25 May 2020
Building on a previous expert meeting on human rights in inclusive cities, this second online conference – co-organized by the Geneva Human Rights Platform, UN-Habitat, the Office of the UN High Commissioner for Human Rights and the Geneva Cities Hub in partnership with the World Blind Union, World Enabled and the General Assembly of Partners – focused on persons with disabilities (PWD) and older persons at the city level.
During two days around 60 experts – representatives of organizations of PWD, experts from United Nations (UN) and governmental agencies, members of the UN Committee on the Rights of Persons with Disability (CRPD) and the UN Special Rapporteur on persons with disabilities – analysed existing challenges and barriers for PWD and older persons in an urban context and made specific recommendations thereof. Where possible, participants also identified specific actions and interventions to incorporate into local policies.
‘Persons with disabilities and older persons continue to face barriers in their day to day activities and as such, there is an urgent need to develop solutions that meet their needs and remove these barriers’ underlines Kamelia Kemileva, Director a.i. of the Geneva Cities Hub.
‘Ensuring the accessibility of the online meeting to all was a key imperative for us. As such, closed captioning, simultaneous interpretation in three languages – French, English and Spanish – as well as sign language interpretation were provided’ explains Felix Kirchmeier, Executive Director of the Geneva Human Rights Platform.
‘The World Blind Union (WBU) appreciates the initiative by UN-Habitat to engage experts, such as organized constituencies of persons with disabilities, to generate learning and actionable recommendations critical for UN-Habitat to accelerate mainstreaming throughout its operations, programmes and UN inter-agency coordination to create more inclusive cities’ says Hannes Juhlin Lagrelius, WBU Program Officer and Co-Chair of the General Assembly of Partners-Partner Constituent Groups of Persons with Disabilities.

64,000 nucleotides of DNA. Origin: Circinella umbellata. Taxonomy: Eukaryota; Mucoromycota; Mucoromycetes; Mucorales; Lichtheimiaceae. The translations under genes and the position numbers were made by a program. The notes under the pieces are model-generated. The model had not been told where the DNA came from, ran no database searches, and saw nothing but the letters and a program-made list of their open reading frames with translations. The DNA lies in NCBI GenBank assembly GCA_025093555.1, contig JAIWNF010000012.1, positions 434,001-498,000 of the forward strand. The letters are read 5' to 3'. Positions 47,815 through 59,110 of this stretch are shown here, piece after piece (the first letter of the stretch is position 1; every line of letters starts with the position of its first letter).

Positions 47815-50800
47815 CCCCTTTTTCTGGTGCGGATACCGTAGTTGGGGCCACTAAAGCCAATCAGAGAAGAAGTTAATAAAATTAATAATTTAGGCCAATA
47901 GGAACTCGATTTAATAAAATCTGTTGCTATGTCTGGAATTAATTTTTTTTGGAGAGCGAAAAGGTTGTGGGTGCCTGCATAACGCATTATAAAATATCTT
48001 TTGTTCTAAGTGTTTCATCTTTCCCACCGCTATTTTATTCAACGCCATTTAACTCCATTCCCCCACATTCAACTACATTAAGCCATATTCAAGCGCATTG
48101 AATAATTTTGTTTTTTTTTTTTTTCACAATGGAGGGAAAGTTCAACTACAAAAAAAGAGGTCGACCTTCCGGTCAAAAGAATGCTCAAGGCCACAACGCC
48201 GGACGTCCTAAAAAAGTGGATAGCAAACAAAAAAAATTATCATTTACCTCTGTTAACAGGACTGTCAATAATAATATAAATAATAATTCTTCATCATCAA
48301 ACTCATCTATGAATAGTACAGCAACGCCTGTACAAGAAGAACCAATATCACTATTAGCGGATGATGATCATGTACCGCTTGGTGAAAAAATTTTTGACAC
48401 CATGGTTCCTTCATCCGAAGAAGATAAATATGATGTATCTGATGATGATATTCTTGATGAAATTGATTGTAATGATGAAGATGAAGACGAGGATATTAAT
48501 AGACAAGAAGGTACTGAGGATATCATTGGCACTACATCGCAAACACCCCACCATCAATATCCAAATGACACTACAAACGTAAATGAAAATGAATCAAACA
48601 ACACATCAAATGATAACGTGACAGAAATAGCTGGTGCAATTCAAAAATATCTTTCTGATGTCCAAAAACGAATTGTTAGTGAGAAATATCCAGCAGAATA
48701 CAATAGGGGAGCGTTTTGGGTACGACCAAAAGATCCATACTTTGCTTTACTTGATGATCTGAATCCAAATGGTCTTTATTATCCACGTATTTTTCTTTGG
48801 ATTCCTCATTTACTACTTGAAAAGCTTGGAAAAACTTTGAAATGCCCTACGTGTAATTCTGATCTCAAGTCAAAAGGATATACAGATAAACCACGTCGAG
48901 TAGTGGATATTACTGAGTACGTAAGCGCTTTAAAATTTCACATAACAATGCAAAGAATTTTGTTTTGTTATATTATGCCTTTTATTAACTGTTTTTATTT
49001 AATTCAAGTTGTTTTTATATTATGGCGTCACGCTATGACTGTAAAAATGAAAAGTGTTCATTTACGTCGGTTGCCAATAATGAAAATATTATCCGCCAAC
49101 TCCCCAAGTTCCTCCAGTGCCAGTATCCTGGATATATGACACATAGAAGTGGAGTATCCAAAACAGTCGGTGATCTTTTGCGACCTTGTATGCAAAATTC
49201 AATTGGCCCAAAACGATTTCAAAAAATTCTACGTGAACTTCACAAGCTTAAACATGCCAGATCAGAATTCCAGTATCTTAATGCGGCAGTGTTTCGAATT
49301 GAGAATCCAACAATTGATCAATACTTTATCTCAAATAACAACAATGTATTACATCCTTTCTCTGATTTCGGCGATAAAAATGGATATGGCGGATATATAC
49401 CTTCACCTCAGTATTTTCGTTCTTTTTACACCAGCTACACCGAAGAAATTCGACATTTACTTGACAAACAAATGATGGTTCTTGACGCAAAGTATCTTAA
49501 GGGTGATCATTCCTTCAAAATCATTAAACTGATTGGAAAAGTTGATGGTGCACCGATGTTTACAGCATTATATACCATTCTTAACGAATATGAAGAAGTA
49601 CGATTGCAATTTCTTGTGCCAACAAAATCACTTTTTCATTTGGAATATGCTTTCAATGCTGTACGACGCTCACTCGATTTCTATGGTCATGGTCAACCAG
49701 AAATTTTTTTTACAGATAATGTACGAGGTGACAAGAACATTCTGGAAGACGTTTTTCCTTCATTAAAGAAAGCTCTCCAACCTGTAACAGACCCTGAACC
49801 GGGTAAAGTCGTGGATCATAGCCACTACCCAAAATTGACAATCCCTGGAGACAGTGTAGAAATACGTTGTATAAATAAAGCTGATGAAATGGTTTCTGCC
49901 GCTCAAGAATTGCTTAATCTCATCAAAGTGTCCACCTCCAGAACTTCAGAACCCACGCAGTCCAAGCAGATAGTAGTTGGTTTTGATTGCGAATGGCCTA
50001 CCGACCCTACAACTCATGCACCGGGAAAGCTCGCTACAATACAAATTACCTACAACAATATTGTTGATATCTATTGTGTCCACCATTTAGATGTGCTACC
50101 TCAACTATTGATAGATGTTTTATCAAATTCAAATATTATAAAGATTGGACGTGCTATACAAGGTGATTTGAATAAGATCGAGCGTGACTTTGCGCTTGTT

This meeting, financed by the Swedish International Development Acency (SIDA) through UN Habitat, is the second of a series that aims at developing operational documents to translate human rights standards at the city level for local governments, city-level practitioners and decision-makers, as well as national governments interested in local governance issues.
The next meeting, concluding this series, will focus on gender aspects in cities. The outcome documents of these three conferences will be available publicly at the end of the series.
As part of the programme’s annual study trip, students of our LLM in International Humanitarian Law (IHL) and Human Rights travelled to Belgrade, Sarajevo and Budapest where they met experts and institutions who work in the fields of IHL, international human rights law and international criminal law.
In an online conference co-organized by the Geneva Human Rights Platform, UN-Habitat, the Office of the UN High Commissioner for Human Rights and the Geneva Cities Hub, around 60 experts exchanged around best practices to ground the development of cities in a human rights framework.
Nicolas Axelrod / Ruom
Cette formation en ligne permet d’acquérir une connaissance approfondie des droits économiques, sociaux et culturels (DESC), des obligations des états et des mécanismes chargés de les protéger et de surveiller leur mise en oeuvre.
From its adoption to its content and implementation, this training course provides a comprehensive overview of the United Nations Declaration on the rights of peasants, as well as tools to protect and promote the rights of peasants, rural women, fisher, pastoralist and nomadic communities, as well as agricultural workers.
We are a partner of the Human Rights, Big Data and Technology Project, housed at the University of Essex’s Human Rights Centre, which aims to map and analyse the human rights challenges and opportunities presented by the use of big data and associated technologies. It notably examines whether fundamental human rights concepts and approaches need to be updated and adapted to meet the new realities of the digital age.
The Geneva Human Rights Platform contributes to this review process by providing expert input via different avenues, by facilitating dialogue on the review among various stakeholders, as well as by accompanying the development of a follow-up resolution to 68/268 in New York and in Geneva.